new bike needed, trek 2300 hurts too much
So I see there are lots of queries about what kind of bikes, sorry to add to the list. I own 2 bikes already, a hybrid for commuting and a trek 2300 (both 10-12 years old). Both make my knees, shoulder, and wrists hurt when riding, now that I am 45+ and have been pregnant several times. So I need a new bike. I used to ride 40-80 miles per week and do 300 mile weeklong trips in the summer, but with kids I am mostly doing 6-8 miles at a time on the bike paths, and hoping to do more as we build up the older kid's stamina. I considered recumbents or Giant Revive, but I will need to haul a trailer or kiddie-tandem for the next 4-5 years, so those frames are no good. Have settled on the option of getting a $4-600 bike I can use for the next 5 years, and then once the youngest kid is on her own a recumbent. I have test ridden several bikes: fitness-hybrid, comfort-hybrid, and comfort (electra townie). The only one that feels good and makes me smile when riding is the comfort, but it is so heavy, and I really don't care about the cushy seat. I guess I am grimacing at the thought of a comfort bike, but I really don't want to lean on my hands at all. I am planning to test ride a Giant Suede and Trek Sole Ride soon. Any comments on bike styles or finding a higher quality bike with comfort geometry would be appreciated.
Mad bike riding scientist
Originally Posted by lovebikes
First your old bike. The reason your knees are hurting is probably because it's gear too high. It's likely that it has a 52/42 in the front with a 12-25 in the back. It might be a triple which would be a 30 in the front. This is way tall! Without too much hassle, you can change the front chainwheels to a 48/38(/28) and have a bike that is easier on the knees. If it's a triple, you have a long cage derailer and could probably go with a 12-28 or 12-30 on the back and have a wider, easier on the knees bike all the way around.
Shoulders and wrist suggest that you have a handlebar much lower than the saddle. Why? Are you racing? If not change out the stem (get a threadless adapter and use a mountain bike or road bike threadless stem on that) so that it has more rise. If you turn over a threadless stem that is a -7 degree rise, you'll feel the difference immediately.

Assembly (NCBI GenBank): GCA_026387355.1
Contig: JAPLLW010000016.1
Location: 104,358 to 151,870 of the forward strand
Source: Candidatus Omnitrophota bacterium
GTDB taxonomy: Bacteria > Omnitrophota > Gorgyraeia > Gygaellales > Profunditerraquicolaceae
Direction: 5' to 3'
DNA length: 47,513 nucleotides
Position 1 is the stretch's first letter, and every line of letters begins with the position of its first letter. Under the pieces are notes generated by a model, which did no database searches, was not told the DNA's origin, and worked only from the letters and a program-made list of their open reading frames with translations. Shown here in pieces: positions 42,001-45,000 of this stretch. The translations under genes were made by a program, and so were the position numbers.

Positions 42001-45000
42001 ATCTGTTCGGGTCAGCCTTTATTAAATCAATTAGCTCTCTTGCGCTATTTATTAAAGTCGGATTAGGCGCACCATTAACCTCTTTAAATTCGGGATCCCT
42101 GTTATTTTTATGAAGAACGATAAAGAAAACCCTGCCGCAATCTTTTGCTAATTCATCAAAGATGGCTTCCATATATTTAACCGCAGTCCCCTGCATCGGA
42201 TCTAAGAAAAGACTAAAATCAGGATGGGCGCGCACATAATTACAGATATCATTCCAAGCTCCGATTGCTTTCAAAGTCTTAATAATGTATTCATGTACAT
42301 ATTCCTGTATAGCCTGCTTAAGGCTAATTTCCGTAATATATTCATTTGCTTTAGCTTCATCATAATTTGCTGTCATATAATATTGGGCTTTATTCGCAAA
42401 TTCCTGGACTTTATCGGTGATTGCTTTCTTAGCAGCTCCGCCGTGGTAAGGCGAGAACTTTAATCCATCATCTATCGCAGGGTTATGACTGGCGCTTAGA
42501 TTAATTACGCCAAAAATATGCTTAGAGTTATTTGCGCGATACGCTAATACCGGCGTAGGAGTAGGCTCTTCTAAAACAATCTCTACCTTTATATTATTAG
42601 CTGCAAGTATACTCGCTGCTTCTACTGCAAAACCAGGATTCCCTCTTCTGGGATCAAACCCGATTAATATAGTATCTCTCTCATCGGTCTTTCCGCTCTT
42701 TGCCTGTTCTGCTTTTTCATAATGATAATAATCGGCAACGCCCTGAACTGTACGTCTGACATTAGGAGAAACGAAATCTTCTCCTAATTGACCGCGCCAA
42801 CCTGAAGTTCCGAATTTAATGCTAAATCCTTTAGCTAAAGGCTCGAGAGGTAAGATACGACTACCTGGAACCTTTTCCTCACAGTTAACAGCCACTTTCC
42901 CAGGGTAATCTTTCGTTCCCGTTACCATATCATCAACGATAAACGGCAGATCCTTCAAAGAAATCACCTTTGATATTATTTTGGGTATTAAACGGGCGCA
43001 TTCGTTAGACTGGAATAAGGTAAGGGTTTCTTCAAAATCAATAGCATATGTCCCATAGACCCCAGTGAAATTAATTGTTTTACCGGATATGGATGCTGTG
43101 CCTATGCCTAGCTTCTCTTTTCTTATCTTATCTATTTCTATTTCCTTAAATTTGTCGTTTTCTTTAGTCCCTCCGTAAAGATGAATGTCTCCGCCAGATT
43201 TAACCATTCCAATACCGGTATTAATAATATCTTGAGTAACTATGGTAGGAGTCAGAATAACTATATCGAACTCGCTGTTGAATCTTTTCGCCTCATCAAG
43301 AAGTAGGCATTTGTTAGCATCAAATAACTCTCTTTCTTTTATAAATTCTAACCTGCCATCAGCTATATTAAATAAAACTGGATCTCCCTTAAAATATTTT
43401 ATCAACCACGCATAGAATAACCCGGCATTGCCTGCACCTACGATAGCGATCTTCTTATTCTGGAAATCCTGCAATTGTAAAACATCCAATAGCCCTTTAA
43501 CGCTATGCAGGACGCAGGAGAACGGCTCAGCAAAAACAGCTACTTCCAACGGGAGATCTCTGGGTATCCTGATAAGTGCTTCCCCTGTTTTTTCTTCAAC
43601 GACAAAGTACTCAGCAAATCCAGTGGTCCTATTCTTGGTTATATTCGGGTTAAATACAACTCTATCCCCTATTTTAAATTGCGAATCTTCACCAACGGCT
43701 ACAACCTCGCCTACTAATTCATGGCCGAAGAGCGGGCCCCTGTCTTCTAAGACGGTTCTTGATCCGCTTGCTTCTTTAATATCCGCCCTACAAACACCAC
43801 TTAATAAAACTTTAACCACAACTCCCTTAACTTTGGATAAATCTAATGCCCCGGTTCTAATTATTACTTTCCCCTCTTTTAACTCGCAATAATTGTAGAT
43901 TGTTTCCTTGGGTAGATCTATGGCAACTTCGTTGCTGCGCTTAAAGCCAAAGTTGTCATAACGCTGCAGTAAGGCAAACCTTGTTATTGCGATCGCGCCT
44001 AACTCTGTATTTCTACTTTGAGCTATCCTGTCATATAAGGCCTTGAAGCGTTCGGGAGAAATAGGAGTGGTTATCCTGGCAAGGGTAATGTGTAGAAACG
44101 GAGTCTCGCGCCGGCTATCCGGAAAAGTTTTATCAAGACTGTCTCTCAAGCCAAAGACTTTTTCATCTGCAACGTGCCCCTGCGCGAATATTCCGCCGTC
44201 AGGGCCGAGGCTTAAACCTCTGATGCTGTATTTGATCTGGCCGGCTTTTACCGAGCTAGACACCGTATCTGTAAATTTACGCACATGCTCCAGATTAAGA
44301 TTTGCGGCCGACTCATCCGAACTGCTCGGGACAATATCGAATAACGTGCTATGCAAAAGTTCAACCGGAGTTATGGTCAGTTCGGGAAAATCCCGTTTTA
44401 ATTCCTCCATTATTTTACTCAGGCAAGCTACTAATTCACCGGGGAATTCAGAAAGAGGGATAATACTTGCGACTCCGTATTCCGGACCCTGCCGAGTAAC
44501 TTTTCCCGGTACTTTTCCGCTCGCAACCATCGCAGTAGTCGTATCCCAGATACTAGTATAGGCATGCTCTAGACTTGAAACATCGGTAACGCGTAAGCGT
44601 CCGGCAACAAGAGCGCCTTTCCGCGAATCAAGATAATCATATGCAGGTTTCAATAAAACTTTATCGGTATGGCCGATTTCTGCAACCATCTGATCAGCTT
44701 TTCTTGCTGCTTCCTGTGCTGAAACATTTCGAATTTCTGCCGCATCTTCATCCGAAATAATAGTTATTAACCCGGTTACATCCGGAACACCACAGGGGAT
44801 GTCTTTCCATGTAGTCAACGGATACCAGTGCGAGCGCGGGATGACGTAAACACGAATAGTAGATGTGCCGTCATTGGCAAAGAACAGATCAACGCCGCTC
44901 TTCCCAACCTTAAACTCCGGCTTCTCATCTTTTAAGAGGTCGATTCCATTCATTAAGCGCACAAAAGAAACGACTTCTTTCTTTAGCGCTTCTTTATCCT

What I've suggested above is what most manufacturers have done for "comfort" bikes. They just have you sit upright more but they put it in a cheap package with cheap and heavy parts. Not that I look at them much but I think hybrids are a little further up the chain than comfort bikes so I'd look at those if you want a new one. Specialized Sirrus looks okay as does the Trek FX. There are many others just go to a good shop and ride everything in sight, then pick the color that you want because they are all going to be about the same.
(Stuart's first rule of bicycle purchasing: All bikes in a given price point are going to be so similar that you should pick the pretty one. Unless the ugly one is on sale )
THanks for the reply, it is double chain-ring in front and I have a 12-32 XTR cassette on it which I got when I bought the bike. I got it at one of the best bike shops in town which fitted it very well, it also has different crank-arms, stem, and handlebar from the original.
I have test-ridden several hybrids, both "sport-fitness" style and "comfort" style, and they hurt my wrists too. And on the test rides the thing that feels best is the feet-forward position, which seems to limit me to comfort bikes or recumbents.
I did find a recumbent shop in the next state over that may be able to help me find a recumbent that can pull kid gear.